It’s almost unimaginable that this is my last story for The Battalion when I can still remember my first ones so well.
I wrote a preview article for the annual 3-Day Startup entrepreneurship event. I was nervous for every interview. I asked more questions than necessary and took much too long to write the story. My second article was a coverage of the event. It ended late so the editors tore it to pieces as I was writing so it could get put in the paper in time for publication. I remember calling my mom as I left the library when it was finally finished and telling her how overwhelming it was to write on a tight deadline and have an entire staff edit as I worked. I had no idea how much more intense things would soon become for me at The Battalion.
Between those first articles and this last column, I’ve written more than 100 stories, including coverage of student protests, an incoming student body president and the burial of former first lady Barbara Bush, to name a few. I’ve pulled all-nighters working in the newsroom. I’ve gone to bed worrying about the paper and woken up thinking about story ideas and project details that need to be finalized. The Battalion became a defining part of my college experience. Somewhere between the late nights editing and the frantic scrambles to meet deadlines, I fell in love with journalism and chose to pursue it as a career.
But none of this would have been possible without my parents, their unwavering support and countless sacrifices they made for me. I never could have afforded to continue working at The Battalion if my dad hadn’t moved up in his job and if my mom hadn’t switched from a position she loved to one she could barely stand to help me pay for my tuition. I never could have made some crucial life decisions without my mom’s willingness to help me talk through things as I cried over the challenges I faced. I never would have had the confidence I have in my writing if it weren’t for my dad — who I am convinced is The Battalion’s most loyal reader — texting me every day about the stories he liked best.
It’s their encouragement, high expectations and loyalty that prepared me for everything I faced during my time at A&M and have put me in an excellent position for a future career. Thank you, mom and dad. I love you both so much and I never could have made it here if it weren’t for you.
My brother, Michael, knows first-hand how our parents’ love can encourage someone. I was so happy when Michael followed in my footsteps and came to A&M. He collected nearly every paper I worked on over the past two years, even hanging some in his dorm. It’s this type of support that I’m unbelievably grateful to have.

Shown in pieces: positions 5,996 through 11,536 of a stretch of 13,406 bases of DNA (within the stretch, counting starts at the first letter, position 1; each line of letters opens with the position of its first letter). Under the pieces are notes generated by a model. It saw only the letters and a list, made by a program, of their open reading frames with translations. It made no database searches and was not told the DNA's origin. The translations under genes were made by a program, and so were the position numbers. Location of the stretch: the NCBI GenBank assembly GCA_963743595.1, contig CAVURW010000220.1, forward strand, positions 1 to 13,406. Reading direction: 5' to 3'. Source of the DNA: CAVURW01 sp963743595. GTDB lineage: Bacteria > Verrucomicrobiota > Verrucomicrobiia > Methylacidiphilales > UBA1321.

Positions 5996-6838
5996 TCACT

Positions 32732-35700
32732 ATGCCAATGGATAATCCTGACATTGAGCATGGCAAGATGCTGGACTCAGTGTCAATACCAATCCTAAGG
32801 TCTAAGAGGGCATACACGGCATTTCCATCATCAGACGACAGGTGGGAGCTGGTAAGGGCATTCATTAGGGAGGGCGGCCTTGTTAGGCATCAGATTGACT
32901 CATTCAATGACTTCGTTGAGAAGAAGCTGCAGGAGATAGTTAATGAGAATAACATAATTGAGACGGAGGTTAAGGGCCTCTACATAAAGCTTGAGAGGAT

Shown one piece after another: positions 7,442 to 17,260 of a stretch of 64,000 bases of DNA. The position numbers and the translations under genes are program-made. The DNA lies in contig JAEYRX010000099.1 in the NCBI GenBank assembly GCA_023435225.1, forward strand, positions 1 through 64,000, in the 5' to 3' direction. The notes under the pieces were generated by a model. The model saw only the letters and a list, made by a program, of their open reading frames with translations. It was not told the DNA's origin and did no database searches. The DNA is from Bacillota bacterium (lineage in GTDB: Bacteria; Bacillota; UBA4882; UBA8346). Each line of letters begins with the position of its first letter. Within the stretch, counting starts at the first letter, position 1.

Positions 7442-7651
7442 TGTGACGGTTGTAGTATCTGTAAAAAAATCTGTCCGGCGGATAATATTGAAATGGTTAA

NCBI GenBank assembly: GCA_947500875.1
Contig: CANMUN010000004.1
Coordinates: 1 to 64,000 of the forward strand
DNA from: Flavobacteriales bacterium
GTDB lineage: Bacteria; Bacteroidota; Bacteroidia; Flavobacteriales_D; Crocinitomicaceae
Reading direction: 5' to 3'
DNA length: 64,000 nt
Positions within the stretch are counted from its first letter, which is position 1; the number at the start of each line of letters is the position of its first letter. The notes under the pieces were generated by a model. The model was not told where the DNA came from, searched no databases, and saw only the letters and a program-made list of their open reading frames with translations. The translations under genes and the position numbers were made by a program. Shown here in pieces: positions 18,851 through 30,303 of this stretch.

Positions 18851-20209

They’re not my only relatives whose encouragement contributed to me getting my diploma. When I walk the stage on Thursday, I will remember my family members who helped me move in and out of my dorm over the years, everyone who changed plans for major holidays so I could celebrate with them while I was in town and relatives who encouraged me to come to A&M in the first place. Without the endless love my family has shown, I know being a successful student would have been impossible. Coming from a large family, it’s impossible to name everyone individually, but thank you all for investing in me since before I was at A&M and now as I walk across the stage.
And when I was away from this network of support I’d been born into, I made new friends who got me through each day in College Station. Hannah Winkle knocked on my dorm room door on move in day and soon became my best friend. She’s the first person I text when I need encouragement or just want to vent — the friend who is always ready to drop what she’s doing to go grab food. Hannah, we’ve seen each other through the first day of college and the last. I can’t wait to see where our friendship goes next.
And of course there have been countless friends in The Battalion newsroom who have probably spent more time with me than anyone else, since we practically live in this little office in the MSC basement: The ones who have seen me at my worst, on nights when breaking news coverage has us scrambling to meet deadline; the ones who I know I could trust with anything because they’re the most hardworking and talented people I’ve ever met; the ones who make me laugh when the week has been awful and we still have so much more work to do.
Our adviser, Douglas Pils, has been with us through it all, encouraging us to keep going and editing every edition we produce. He’s the first person I met at The Battalion. He handed me my application. He encouraged me to apply for editor-in-chief. He helped me get scholarships and internships. I never would have made the decision to pursue journalism if it weren’t for him, all the incredible professors and all the other editors who taught me what I know.
But of course the friendship I’ve found in Managing Editor Luke Henkhaus has stood out among the rest. He was the first person I hired when I became a desk editor and I knew in that first semester he would be editor-in-chief one day. Between the first story assignment I gave him and now as I prepare to hand over my position to him, Luke has been the kindest and funniest person I have ever known. He’s one of the few people I can talk to for hours and never be bored. If it weren’t for him, I never could have made it this far at The Battalion.
But when the relentlessly fast-paced newsroom was too much, there was always my church group ready to support me. I can’t count how many times they’ve prayed for me or guided me in my decisions with sound advice. Their encouragement to rely on God was ever present and much appreciated.
It’s all of these people and incredible experiences that made my time in Aggieland so unforgettable, and make saying goodbye so challenging. But there’s really only one way to do it — in true Aggie fashion.
Thanks and gig ‘em.
Megan Rodriguez is a communication senior and editor-in-chief for The Battalion.